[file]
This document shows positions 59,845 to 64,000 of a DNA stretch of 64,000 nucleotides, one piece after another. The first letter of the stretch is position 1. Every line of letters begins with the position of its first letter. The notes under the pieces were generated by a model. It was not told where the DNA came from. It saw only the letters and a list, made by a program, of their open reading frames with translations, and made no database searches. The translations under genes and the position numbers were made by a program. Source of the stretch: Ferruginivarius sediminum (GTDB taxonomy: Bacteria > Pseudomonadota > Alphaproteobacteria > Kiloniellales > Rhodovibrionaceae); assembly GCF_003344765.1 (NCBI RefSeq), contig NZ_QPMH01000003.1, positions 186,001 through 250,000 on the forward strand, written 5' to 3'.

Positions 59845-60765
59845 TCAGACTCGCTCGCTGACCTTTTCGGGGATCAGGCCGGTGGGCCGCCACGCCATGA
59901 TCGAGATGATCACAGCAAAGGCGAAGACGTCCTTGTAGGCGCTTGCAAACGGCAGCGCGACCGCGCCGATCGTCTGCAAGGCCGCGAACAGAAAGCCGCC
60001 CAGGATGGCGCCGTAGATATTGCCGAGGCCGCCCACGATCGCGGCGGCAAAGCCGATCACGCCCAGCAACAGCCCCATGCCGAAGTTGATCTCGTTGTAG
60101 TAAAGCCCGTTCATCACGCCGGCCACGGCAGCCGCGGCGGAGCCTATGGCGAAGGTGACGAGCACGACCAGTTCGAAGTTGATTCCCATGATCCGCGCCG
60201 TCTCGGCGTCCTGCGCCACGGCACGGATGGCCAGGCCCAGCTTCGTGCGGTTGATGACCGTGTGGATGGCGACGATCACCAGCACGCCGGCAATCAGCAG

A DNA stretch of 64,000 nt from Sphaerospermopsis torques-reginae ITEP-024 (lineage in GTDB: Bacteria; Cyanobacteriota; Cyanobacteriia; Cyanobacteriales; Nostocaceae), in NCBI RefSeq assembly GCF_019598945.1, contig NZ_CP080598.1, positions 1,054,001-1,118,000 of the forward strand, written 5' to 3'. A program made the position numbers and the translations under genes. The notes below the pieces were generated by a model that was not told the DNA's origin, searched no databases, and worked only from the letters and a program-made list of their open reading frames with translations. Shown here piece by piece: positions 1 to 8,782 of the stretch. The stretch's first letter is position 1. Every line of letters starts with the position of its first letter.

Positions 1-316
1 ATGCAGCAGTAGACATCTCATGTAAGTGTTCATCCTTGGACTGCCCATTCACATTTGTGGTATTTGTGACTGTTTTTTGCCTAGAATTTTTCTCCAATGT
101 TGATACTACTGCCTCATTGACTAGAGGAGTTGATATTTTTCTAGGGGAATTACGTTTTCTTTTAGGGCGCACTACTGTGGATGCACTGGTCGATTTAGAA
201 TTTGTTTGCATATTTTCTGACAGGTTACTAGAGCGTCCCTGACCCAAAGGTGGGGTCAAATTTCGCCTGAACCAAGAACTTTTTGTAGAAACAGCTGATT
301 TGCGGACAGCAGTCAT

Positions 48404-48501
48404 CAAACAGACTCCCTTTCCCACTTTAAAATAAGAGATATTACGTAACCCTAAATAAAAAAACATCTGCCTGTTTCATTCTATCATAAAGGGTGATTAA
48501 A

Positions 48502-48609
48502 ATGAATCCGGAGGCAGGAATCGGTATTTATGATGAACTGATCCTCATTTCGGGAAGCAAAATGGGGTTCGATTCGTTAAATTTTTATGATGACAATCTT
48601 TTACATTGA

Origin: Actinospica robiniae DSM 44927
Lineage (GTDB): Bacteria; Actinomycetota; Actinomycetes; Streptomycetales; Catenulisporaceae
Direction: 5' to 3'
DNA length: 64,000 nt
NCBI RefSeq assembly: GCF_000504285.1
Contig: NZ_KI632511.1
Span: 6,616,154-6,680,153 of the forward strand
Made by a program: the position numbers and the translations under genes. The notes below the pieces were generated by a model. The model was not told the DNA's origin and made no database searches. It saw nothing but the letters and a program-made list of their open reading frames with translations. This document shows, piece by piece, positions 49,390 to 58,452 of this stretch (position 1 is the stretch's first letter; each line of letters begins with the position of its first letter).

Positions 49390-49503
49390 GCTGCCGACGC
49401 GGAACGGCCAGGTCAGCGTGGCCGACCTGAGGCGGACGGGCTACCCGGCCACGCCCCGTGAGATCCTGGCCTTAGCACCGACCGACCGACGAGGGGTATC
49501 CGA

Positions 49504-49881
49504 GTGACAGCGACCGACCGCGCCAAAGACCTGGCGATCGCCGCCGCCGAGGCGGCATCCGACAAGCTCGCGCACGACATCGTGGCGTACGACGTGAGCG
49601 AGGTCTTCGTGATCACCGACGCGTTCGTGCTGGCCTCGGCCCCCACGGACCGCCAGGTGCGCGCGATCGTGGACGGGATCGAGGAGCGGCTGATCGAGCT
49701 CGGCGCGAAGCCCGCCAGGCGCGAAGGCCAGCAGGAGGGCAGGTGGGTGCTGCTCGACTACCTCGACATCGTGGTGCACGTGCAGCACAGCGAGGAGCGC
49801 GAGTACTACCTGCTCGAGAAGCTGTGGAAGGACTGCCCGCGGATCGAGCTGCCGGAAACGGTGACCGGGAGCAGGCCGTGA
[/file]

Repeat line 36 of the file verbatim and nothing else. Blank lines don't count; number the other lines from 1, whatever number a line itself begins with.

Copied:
49801 GAGTACTACCTGCTCGAGAAGCTGTGGAAGGACTGCCCGCGGATCGAGCTGCCGGAAACGGTGACCGGGAGCAGGCCGTGA